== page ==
Her baby brother died.
She was the first person I ever knew whose sibling had died.
But it would take 12 years for her grief to seep into my heart and consciousness. Partly because I was too young and too consumed with my own grief. And partly because siblings often go unrecognized as valid grievers.
The term “disenfranchised griever” as coined by Kenneth Doka, is the griever who goes unacknowledged by society.
Death of a sibling, while not always defined in this way, is a grief that can go unattended by others.
The many ways that siblings are left feeling isolated may show up differently according to age.
The parents of a child whose sibling has died, overwhelmed with their own grief, may find it difficult to tend to the needs of their surviving child. And because children may appear okay, their grief might be overlooked.
People report feeling disenfranchised when a sibling dies during young adulthood. There is a concern for parents, for the spouse or children, while the adult sibling might be forgotten. A client described the sign-in book for her brother’s funeral as filled with messages for her mother and not even one, written for her.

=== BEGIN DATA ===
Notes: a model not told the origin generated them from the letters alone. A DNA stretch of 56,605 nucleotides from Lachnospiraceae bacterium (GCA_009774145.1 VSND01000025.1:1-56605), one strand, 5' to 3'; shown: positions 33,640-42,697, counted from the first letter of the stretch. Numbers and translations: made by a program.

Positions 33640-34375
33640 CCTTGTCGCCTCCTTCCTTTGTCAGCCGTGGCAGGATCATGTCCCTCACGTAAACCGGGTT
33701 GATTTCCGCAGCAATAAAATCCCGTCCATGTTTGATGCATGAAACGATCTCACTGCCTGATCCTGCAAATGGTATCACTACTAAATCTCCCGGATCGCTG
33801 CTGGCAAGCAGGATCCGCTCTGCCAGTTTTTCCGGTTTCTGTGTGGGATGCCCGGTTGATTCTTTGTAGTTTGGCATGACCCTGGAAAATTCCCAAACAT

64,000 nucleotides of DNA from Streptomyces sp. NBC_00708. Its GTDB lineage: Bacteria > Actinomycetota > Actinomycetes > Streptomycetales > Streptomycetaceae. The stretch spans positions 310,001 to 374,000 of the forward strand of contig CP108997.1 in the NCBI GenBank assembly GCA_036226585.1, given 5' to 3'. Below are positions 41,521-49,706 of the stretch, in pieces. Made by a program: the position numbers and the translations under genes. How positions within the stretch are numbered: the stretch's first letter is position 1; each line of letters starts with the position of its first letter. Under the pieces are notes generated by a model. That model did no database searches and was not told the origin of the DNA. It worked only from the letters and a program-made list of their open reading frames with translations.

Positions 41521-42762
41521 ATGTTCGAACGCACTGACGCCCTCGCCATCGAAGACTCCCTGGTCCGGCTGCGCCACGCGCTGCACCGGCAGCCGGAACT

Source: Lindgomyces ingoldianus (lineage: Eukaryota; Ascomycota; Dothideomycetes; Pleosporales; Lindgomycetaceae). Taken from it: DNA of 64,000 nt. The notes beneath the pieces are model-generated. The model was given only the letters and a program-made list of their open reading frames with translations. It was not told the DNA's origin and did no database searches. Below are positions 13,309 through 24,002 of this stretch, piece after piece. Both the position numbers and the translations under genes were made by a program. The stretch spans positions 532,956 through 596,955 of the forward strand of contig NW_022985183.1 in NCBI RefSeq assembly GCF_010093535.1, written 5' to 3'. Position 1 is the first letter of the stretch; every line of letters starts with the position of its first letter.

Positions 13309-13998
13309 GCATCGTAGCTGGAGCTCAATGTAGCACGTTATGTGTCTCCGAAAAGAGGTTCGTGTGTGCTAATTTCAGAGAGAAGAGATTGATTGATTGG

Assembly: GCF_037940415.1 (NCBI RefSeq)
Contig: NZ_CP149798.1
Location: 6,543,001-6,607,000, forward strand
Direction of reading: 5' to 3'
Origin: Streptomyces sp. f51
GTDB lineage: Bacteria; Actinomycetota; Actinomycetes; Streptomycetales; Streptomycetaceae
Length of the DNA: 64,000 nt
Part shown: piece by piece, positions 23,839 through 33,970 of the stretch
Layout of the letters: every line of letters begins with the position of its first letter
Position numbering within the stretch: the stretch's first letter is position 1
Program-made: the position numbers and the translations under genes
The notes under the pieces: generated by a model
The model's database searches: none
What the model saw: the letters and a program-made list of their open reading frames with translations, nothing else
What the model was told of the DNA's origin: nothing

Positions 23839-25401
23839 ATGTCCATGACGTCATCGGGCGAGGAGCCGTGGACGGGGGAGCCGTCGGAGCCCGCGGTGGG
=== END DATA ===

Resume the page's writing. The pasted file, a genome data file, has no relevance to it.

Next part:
As an older adult, again, the focus is often for the parents, spouse, and children of the sibling, or written off as an age-appropriate death.
Death of a sibling is profound. Whether the relationship was good or challenging, there is a genuine connection, as this is the one person who knows information and emotions around your history and your heart in a way that no one else can.
It would take me 12 years to understand the grief of the first person I ever knew whose sibling had died. She was my aunt. My dad’s big sister. She was 44 when her baby brother died. I could not see the broken heart residing in her body until I became an adult. It was then I could finally wrap my arms around the one person who knew my dad like no other.
She would remain in my life, sharing history and tears and love until her death, 30 years later.